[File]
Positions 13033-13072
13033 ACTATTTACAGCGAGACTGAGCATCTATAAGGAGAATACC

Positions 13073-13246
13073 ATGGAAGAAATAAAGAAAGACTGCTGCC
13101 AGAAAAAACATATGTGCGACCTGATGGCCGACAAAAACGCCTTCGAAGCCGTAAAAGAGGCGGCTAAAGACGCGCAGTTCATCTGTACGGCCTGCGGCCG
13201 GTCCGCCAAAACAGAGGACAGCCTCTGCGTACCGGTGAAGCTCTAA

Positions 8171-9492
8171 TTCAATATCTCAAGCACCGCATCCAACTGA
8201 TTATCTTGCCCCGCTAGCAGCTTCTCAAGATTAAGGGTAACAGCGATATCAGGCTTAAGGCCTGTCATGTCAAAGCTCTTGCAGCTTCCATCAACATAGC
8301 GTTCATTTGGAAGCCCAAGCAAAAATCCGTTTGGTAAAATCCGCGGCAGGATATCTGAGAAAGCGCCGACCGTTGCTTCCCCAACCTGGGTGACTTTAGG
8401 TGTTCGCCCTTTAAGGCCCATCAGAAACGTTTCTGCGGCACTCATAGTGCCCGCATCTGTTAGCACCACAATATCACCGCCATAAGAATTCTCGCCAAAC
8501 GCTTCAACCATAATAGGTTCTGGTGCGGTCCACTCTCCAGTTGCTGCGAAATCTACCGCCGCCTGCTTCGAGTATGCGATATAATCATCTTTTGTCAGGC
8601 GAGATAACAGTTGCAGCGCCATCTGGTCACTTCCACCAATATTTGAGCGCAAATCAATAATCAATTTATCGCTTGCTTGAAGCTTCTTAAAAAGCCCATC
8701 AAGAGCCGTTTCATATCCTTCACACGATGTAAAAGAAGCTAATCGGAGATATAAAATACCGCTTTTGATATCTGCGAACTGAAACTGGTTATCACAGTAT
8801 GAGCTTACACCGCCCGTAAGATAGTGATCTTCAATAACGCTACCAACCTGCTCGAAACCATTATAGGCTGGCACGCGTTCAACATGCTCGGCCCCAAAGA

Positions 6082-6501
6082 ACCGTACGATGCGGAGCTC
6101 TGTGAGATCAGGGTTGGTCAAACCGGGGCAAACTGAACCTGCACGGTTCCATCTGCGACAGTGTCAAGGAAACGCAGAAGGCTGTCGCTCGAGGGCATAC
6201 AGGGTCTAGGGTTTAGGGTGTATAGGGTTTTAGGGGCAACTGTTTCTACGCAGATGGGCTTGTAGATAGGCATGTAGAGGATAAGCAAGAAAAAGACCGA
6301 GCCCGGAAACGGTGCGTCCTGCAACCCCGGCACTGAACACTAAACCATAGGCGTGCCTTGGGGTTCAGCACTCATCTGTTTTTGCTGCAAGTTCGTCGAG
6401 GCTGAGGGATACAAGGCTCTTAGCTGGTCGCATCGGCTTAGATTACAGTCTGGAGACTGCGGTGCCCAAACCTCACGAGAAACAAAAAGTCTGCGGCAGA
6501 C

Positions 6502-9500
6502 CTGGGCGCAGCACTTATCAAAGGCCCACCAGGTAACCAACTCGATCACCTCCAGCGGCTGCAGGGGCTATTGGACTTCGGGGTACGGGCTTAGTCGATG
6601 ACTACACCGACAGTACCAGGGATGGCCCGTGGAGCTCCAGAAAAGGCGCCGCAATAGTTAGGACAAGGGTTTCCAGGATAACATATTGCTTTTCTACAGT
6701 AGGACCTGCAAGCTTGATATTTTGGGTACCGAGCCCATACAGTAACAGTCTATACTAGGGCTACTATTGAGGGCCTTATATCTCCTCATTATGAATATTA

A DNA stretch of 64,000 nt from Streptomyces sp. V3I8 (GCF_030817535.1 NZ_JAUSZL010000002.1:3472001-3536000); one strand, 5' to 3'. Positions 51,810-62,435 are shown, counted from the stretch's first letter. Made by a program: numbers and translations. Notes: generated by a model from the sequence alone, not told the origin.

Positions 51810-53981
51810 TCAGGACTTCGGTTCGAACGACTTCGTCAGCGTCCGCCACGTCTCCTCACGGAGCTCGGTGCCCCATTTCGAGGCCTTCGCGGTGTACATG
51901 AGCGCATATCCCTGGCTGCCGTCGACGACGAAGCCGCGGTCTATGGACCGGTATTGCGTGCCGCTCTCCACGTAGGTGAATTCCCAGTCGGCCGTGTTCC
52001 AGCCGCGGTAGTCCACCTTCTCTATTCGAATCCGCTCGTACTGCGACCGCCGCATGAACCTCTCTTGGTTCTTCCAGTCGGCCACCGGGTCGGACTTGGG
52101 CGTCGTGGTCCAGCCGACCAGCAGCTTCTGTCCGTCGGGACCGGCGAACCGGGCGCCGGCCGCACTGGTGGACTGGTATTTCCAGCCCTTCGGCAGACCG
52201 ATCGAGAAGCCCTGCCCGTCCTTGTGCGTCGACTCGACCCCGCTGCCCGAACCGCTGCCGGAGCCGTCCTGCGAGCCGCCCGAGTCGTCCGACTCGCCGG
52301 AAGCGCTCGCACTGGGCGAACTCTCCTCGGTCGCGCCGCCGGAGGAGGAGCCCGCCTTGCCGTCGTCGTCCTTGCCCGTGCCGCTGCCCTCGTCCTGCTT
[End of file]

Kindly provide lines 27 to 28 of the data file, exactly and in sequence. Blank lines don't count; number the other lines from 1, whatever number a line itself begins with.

A DNA stretch of 64,000 nt from Streptomyces sp. V3I8 (GCF_030817535.1 NZ_JAUSZL010000002.1:3472001-3536000); one strand, 5' to 3'. Positions 51,810-62,435 are shown, counted from the stretch's first letter. Made by a program: numbers and translations. Notes: generated by a model from the sequence alone, not told the origin.

Positions 51810-53981